The isolation of DNA markers that are linked to interesting genes helps plant breeders to select parent plants that transmit useful traits to future generations. Such `marker-assisted breeding and selection' heavily leans on statistical testing of associations between markers and a well-chosen trait. Statistical association analysis is guided by classical p-values or the false discovery rate and thus relies predominantly on the null hypothesis. The main concern of plant breeders, however, is to avoid missing an important alternative. To judge evidence from this perspective, we complement the traditional p-value with a one-sided `alternative p-value' which summarizes evidence against a target alternative in the direction of the null hypothesis. This p-value measures `impotence' as opposed to significance: how likely is it to observe an outcome as extreme as or more extreme than the one that was observed when data stem from the alternative? We show how a graphical inspection of both p-values can guide marker selection when the null and the alternative hypotheses have a comparable importance. We derive formal decision tools with balanced properties yielding different rejection regions for different markers. We apply our approach to study rye-grass plants.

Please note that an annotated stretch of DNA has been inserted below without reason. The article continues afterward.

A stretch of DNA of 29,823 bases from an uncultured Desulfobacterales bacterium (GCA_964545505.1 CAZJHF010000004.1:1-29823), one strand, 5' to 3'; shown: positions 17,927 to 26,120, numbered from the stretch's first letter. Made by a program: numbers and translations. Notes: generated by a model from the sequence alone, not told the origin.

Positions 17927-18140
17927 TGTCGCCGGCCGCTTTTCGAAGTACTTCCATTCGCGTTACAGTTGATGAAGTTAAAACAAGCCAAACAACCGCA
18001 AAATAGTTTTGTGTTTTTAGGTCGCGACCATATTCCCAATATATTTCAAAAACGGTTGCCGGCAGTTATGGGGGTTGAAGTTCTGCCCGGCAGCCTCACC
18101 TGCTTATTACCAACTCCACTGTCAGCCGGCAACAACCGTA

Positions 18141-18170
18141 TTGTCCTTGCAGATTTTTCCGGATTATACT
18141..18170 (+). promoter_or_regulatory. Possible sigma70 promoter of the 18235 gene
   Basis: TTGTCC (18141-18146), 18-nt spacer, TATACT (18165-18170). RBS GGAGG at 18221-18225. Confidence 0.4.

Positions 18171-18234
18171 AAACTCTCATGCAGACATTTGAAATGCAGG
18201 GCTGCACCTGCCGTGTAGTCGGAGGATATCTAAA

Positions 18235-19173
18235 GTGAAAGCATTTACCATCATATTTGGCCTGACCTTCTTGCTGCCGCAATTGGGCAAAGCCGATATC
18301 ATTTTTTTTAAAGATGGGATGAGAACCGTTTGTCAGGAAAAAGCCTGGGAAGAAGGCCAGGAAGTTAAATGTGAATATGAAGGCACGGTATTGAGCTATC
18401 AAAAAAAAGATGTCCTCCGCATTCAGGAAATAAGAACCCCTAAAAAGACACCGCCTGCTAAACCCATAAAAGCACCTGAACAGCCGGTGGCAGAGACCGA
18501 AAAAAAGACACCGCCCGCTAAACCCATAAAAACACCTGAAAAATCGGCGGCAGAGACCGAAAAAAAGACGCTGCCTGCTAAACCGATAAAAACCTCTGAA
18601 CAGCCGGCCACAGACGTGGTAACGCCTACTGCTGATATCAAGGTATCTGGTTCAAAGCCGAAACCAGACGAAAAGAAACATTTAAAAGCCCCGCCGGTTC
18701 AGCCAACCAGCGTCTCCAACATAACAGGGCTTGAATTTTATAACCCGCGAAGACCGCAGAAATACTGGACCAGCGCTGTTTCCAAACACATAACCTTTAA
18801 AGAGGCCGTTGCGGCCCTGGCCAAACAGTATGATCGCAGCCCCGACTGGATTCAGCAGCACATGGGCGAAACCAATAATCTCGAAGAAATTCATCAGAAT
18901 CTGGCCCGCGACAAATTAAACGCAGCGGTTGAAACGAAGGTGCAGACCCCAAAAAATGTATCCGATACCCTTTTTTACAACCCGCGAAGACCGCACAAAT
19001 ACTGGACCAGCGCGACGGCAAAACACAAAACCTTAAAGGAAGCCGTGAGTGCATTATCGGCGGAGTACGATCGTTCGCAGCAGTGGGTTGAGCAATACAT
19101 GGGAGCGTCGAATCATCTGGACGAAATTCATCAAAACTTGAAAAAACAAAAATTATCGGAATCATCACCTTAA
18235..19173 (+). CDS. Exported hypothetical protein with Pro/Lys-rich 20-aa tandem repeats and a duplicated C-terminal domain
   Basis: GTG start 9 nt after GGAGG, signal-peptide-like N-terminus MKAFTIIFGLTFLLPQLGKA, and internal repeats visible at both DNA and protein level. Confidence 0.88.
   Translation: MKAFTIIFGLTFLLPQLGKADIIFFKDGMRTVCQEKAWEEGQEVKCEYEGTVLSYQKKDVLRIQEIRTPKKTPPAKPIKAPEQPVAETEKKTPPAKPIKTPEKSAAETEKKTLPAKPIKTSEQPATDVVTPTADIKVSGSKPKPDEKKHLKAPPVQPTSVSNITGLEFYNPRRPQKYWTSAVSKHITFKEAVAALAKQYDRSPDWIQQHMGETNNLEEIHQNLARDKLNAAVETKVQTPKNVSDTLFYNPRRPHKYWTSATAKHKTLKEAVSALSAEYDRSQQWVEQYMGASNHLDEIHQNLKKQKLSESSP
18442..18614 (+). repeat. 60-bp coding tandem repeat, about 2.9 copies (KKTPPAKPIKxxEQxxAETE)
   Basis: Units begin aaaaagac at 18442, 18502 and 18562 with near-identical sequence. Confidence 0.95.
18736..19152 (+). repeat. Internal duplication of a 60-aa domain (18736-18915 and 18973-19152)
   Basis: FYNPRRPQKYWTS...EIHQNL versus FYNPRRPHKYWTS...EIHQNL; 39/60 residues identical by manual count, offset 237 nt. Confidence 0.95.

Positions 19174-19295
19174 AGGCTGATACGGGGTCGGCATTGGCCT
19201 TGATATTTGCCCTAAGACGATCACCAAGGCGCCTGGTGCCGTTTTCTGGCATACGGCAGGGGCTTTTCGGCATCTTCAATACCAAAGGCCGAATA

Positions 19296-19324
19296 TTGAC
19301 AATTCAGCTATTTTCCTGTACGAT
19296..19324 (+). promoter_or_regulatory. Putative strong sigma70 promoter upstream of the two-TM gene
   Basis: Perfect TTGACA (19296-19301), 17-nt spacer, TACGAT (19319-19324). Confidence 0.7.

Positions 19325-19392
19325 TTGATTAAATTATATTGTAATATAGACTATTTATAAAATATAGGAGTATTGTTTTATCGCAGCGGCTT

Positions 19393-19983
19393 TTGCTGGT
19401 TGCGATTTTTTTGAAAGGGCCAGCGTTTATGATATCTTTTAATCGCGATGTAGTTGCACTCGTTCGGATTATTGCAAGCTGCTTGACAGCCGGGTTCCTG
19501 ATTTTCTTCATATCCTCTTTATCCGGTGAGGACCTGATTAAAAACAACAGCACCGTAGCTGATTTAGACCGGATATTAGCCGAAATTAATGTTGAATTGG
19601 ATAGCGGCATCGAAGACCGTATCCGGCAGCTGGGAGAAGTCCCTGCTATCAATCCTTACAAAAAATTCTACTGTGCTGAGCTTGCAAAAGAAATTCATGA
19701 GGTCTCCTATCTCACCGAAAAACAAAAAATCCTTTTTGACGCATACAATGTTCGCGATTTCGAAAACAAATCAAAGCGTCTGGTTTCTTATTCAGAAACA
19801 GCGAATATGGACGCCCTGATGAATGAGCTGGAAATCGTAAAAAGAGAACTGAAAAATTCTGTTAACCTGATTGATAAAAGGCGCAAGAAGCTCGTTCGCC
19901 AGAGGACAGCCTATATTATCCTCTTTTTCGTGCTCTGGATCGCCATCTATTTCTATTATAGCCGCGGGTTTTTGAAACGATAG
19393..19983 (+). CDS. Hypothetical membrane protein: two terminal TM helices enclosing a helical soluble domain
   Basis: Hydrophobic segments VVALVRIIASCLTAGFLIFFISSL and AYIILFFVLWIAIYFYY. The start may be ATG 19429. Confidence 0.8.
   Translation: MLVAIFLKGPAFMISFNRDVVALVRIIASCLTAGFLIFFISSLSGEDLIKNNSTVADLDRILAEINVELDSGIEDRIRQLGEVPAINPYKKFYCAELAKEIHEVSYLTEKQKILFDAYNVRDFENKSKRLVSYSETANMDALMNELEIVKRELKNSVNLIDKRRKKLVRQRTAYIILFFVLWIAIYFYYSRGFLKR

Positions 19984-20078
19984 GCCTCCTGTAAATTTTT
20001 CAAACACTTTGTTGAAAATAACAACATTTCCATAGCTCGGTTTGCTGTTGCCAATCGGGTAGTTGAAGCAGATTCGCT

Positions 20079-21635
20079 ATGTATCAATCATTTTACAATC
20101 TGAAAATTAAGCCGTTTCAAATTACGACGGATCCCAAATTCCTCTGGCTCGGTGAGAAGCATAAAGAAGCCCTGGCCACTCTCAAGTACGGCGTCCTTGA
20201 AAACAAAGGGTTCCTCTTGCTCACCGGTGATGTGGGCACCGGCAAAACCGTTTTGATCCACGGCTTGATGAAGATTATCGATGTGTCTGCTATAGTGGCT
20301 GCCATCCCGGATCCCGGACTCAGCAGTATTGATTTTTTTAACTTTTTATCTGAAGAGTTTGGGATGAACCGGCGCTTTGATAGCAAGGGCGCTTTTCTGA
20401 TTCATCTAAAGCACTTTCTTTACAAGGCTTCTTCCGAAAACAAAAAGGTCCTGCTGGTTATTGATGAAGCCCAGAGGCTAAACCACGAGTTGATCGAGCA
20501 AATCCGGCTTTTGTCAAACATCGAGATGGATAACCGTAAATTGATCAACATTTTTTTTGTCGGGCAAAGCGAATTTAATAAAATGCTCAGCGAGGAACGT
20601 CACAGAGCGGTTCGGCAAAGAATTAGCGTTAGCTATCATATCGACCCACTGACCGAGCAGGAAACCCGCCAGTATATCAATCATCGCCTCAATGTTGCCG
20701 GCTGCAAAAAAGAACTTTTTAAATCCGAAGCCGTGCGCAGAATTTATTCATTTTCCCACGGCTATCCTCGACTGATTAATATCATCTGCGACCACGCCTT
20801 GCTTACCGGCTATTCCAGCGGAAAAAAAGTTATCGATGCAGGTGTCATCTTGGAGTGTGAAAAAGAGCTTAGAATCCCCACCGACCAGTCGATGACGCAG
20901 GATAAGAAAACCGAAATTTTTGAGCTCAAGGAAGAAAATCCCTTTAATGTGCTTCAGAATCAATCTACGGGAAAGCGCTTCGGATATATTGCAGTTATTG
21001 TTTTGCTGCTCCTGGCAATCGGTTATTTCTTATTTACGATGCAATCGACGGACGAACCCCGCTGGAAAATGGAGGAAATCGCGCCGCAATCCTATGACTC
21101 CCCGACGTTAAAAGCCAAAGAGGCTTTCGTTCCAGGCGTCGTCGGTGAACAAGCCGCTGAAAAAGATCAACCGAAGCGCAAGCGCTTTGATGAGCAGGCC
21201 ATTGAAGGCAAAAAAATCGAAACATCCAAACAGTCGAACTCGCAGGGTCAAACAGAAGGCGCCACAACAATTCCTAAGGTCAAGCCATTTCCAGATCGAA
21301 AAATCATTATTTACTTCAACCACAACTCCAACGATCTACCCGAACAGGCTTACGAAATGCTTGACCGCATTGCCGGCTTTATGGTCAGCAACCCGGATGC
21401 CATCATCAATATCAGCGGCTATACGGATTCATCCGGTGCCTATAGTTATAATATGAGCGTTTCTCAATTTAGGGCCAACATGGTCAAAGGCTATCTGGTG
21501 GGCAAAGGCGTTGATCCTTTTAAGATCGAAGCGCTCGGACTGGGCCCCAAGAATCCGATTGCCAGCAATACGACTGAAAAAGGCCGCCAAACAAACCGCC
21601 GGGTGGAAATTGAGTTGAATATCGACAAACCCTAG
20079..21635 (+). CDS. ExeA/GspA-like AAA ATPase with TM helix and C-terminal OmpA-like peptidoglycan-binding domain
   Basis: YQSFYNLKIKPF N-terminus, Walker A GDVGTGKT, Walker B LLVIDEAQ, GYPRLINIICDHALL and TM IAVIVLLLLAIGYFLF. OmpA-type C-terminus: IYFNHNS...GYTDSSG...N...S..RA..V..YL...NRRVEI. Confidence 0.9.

|Tijdschrift||Journal of the Royal Statistical Society Series A-Statistics in Society|
|Publicatiestatus||Gepubliceerd - 2006|